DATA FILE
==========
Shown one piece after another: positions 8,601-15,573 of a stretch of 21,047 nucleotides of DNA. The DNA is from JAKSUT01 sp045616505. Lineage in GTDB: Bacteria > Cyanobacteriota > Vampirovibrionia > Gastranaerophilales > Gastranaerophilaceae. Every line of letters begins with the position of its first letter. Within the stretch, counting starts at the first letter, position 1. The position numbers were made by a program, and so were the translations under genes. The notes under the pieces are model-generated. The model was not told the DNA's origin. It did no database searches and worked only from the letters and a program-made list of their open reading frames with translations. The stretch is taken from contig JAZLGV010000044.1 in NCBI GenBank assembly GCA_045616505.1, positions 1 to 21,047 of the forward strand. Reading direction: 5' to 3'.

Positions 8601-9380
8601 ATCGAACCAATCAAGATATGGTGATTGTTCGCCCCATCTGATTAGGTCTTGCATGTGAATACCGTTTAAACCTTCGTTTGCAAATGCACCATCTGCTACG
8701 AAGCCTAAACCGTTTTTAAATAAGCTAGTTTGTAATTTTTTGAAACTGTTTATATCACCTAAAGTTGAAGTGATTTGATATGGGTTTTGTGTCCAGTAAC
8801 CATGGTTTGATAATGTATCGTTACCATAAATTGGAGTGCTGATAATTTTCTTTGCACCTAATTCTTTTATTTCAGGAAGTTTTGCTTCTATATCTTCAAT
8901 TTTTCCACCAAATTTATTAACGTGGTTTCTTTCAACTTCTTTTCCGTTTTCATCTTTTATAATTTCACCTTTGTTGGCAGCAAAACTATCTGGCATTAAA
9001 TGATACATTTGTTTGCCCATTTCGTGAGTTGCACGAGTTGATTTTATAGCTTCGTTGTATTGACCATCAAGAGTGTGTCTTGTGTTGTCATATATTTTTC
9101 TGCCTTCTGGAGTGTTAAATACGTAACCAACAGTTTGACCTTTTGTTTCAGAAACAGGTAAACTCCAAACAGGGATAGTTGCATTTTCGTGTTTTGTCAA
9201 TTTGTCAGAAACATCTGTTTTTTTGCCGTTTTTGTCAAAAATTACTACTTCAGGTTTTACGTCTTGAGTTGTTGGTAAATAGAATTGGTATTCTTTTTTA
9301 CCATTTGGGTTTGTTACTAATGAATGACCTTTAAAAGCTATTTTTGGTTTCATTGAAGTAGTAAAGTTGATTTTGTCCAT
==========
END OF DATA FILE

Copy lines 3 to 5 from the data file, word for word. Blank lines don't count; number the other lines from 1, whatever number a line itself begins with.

8601 ATCGAACCAATCAAGATATGGTGATTGTTCGCCCCATCTGATTAGGTCTTGCATGTGAATACCGTTTAAACCTTCGTTTGCAAATGCACCATCTGCTACG
8701 AAGCCTAAACCGTTTTTAAATAAGCTAGTTTGTAATTTTTTGAAACTGTTTATATCACCTAAAGTTGAAGTGATTTGATATGGGTTTTGTGTCCAGTAAC
8801 CATGGTTTGATAATGTATCGTTACCATAAATTGGAGTGCTGATAATTTTCTTTGCACCTAATTCTTTTATTTCAGGAAGTTTTGCTTCTATATCTTCAAT